As IBM celebrates the 30th birthday of one of the most important technology devices of all time, the IBM 5150 PC, one of the company's top execs has realized the PC is not long for this world.
The PC first came to consumers through Apple, Atari and a few other manufacturers in the late 1970s and early 1980s. But on August 12, 1981, IBM's 5150 Personal Computer was the computer that spawned an entire revolution. The 5150 was the first personal computer to be mass produced with off the shelf products and software, such as Intel's 8088 computer processor and Digital Research Inc.'s operating system. This concept allowed for a quick (by 1981 standards) turn to market and for a superior product, since every manfacturer had to only worry about their personal part of the puzzle.
Without the 5150, it's hard to know where exactly the PC industry would have gone. Suffice to say, the landscape would look a lot different. In a blog post, Microsoft's Frank X. Shaw, vice president of corporate communications, talked about how different the 5150 was from previous PCs.
"But the introduction of the IBM PC was a defining moment for our industry. Once IBM entered the market with a system running the Microsoft Disk Operating System, MS-DOS, our industry really began to realize the dream of a PC on every desk and in every home," Shaw said in a blog post.
In the tech world, celebrating a 30th birthday is a lot different than celebrating your real 30th birthday. In the human world, 30-year-olds are still young and active. In the tech world, something celebrating its 30th birthday is closer to the end than the beginning. That's why the 30th birthday has IBM executives looking at life after the PC.
In a blog post, Mark Dean, chief technology officer at IBM and one of the engineers who worked on the 5150, reflects on the future of the industry. Dean says he is proud of the fact IBM left the industry in 2005, selling its division to Lenovo, because he says it was clear the tech world was moving beyond the PC.
"PCs are being replaced at the center of computing not by another type of device-though there's plenty of excitement about smart phones and tablets-but by new ideas about the role that computing can play in progress. These days, it's becoming clear that innovation flourishes best not on devices but in the social spaces between them, where people and ideas meet and interact," Dean said.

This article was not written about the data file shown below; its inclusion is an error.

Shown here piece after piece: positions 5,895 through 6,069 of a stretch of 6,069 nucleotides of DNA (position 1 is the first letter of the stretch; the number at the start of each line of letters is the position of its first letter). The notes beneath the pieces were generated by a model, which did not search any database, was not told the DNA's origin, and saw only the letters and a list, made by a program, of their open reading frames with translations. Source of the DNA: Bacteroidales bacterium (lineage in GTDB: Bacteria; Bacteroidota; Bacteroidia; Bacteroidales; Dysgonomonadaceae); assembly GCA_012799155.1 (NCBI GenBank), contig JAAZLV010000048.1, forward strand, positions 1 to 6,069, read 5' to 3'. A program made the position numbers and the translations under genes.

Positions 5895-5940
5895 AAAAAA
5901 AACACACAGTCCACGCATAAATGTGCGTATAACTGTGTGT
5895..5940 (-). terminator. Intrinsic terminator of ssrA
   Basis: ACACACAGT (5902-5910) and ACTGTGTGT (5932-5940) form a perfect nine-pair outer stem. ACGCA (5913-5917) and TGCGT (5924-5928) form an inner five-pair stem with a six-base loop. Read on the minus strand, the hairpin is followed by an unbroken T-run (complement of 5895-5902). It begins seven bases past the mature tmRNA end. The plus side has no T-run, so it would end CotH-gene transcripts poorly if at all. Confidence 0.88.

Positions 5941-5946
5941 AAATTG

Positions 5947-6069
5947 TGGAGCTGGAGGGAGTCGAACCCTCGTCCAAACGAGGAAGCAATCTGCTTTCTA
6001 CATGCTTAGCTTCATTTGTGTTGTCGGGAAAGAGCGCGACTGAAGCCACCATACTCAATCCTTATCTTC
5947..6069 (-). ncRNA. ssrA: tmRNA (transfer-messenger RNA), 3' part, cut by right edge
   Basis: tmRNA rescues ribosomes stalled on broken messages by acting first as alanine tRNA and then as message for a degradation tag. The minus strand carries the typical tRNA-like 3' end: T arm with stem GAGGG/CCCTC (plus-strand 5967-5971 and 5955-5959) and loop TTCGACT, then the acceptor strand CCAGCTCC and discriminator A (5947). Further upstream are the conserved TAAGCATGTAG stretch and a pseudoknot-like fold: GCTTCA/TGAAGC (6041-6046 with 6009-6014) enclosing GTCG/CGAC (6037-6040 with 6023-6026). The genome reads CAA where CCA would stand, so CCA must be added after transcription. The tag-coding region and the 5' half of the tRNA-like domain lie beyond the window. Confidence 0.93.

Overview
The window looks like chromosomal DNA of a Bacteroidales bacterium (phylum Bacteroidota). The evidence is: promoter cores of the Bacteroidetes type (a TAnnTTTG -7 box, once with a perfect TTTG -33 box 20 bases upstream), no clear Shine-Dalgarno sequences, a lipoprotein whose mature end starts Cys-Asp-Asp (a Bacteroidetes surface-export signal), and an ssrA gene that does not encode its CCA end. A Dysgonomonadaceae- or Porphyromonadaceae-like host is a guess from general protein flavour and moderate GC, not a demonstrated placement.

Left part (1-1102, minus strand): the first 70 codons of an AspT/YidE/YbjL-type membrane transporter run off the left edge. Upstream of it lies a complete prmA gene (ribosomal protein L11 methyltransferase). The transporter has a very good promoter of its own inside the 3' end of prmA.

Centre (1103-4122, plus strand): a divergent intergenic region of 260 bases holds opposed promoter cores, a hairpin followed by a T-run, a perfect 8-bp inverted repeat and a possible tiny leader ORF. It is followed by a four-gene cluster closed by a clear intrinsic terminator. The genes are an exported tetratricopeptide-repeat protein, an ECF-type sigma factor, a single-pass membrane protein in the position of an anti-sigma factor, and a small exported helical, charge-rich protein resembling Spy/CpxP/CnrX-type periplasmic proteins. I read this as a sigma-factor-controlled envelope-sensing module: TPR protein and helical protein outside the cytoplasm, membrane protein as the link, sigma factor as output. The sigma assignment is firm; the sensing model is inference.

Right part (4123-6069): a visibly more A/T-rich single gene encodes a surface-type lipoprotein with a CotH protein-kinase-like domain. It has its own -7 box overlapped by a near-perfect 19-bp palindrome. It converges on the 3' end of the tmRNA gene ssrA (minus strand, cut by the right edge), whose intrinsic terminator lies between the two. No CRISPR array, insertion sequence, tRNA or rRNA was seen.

Dean says in its 100th year, IBM has done well because it has moved beyond the PC and towards the next big thing. He notes the company's fundamental scientific research, its advanced chip design, software systems and IT consulting services as examples of this. He specifically mentions the Smarter Planet initiative, saying it "elevated our game."
IBM's shift away from PCs and hard disk drives (which is another thing that Dean notes in his blog) is something that has been a subject of great debate in the industry. In his blog post, Shaw says we are entering the PC-Plus era. He says there will be 400 million PCs sold this year.
The most famous person to declare the end of the PC era was of course Apple chief executive Steve Jobs. Last year at the D8 technology conference, Jobs said "The post PC era is nigh."
There have been others that have declared the "post PC era" such as former Sun Microsystems CEO Jonathan Schwartz, who told the New York Times back in 2004 that the post PC era had been in place for four years. His reasoning was that wireless sales already surpassed PC sales back then. In retrospect, Schwartz looks a lot smarter than people gave him credit for back then.
In a blog post, Sarah Rotman Epps of Forrester, says the post PC era doesn't mean the end of the PC. She cites numbers that support the notion the PC itself is alive and well. Rather, she says the post PC era means people are shifting from stationary devices to ubiquitous computing.
"Contrast the experience of computing on a desktop PC, in one place with a clear start and finish time, to that of the anytime/anywhere computing done on a smartphone or tablet. Ubiquitous computing is also more context-aware computing, aided by sensors like accelerometers, gyroscopes, and geolocators in smartphones and tablets," Rotman Epps said.
She also says the form has shifted from arms-length to intimate devices that are close to touch. Devices have also gone from formal to informal and abstracted to physical according to Rotman Epps.